Quality of water in toxic spill hit Hungary 'adequate': WHO
The quality of drinking water in the Hungarian area hit by a toxic spill is "adequate", the World Health Organization said Thursday, adding however that it must be continuously monitored.
"Importantly, the quality of drinking-water supplied to the affected areas has remained adequate and poses no health risk to the community," said the WHO following a mission to the site which ended on October 16.
"Continued monitoring of outdoor and indoor air, drinking water and the quality of soil and food production will remain essential to assess the risk of exposure, particularly to heavy metals, in the medium and long terms and to take action as required," it added.
The UN health agency said that as the sludge had receded and its pH decreased, the risk to health from contact "has been substantially reduced."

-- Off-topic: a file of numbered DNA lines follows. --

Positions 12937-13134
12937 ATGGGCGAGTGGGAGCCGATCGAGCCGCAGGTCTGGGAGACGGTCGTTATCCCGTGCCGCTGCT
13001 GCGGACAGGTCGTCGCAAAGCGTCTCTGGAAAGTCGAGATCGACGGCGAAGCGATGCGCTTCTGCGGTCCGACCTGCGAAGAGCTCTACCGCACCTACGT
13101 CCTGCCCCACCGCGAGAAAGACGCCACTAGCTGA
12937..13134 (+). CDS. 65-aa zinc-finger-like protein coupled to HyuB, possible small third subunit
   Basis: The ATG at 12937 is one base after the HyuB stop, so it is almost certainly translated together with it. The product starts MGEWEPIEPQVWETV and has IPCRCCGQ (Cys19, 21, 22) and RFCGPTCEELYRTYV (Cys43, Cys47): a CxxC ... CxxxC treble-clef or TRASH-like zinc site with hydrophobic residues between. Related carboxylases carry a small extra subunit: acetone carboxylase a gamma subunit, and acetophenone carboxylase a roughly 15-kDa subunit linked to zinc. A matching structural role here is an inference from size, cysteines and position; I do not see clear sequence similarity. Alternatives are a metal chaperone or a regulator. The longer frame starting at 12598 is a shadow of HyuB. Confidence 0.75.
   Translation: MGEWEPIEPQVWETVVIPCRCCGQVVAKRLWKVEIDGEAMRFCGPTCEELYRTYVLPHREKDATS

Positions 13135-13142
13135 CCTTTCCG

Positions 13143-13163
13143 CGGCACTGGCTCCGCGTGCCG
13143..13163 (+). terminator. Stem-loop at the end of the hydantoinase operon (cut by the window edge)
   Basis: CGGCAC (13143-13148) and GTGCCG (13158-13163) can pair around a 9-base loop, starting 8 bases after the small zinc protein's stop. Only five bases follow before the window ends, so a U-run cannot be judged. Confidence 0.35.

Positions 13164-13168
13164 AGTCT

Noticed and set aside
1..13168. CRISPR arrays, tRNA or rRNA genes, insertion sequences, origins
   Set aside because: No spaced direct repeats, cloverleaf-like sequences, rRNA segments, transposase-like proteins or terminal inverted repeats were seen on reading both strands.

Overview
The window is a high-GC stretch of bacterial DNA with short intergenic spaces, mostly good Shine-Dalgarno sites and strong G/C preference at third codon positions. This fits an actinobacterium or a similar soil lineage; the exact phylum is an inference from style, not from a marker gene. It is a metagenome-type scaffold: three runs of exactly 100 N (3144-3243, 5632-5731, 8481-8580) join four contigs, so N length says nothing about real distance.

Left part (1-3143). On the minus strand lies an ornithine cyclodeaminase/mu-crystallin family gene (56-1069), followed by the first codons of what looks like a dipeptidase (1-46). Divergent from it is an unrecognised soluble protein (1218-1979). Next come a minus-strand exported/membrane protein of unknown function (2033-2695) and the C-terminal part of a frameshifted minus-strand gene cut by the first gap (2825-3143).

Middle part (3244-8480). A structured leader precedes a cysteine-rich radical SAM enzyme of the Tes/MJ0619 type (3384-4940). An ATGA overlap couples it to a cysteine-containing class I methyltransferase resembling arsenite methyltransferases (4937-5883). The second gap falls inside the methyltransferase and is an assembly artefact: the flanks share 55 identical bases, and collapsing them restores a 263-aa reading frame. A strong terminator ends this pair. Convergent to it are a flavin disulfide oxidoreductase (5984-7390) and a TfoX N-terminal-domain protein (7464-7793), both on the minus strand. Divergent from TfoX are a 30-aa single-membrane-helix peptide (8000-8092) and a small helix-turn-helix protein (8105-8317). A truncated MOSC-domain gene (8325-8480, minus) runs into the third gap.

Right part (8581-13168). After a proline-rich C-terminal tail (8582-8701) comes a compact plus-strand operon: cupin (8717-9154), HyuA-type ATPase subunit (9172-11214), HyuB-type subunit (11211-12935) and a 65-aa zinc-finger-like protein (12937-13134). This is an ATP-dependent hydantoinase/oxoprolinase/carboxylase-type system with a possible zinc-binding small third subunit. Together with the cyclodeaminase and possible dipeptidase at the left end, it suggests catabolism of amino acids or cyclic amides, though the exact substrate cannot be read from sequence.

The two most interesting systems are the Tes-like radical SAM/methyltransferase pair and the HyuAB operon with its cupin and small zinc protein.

Contact, inhalation or ingestion of the contaminated mud should however be avoided, it said.
A reservoir of residue at an alumina plant near Ajka, 160 kilometres (100 miles) from Budapest, burst on October 4, sending a tidal wave of toxic sludge into the surrounding area.
The death toll from what officials described as Hungary's worst-ever chemical accident has since risen to nine and 150 people were injured.
© 2010 AFP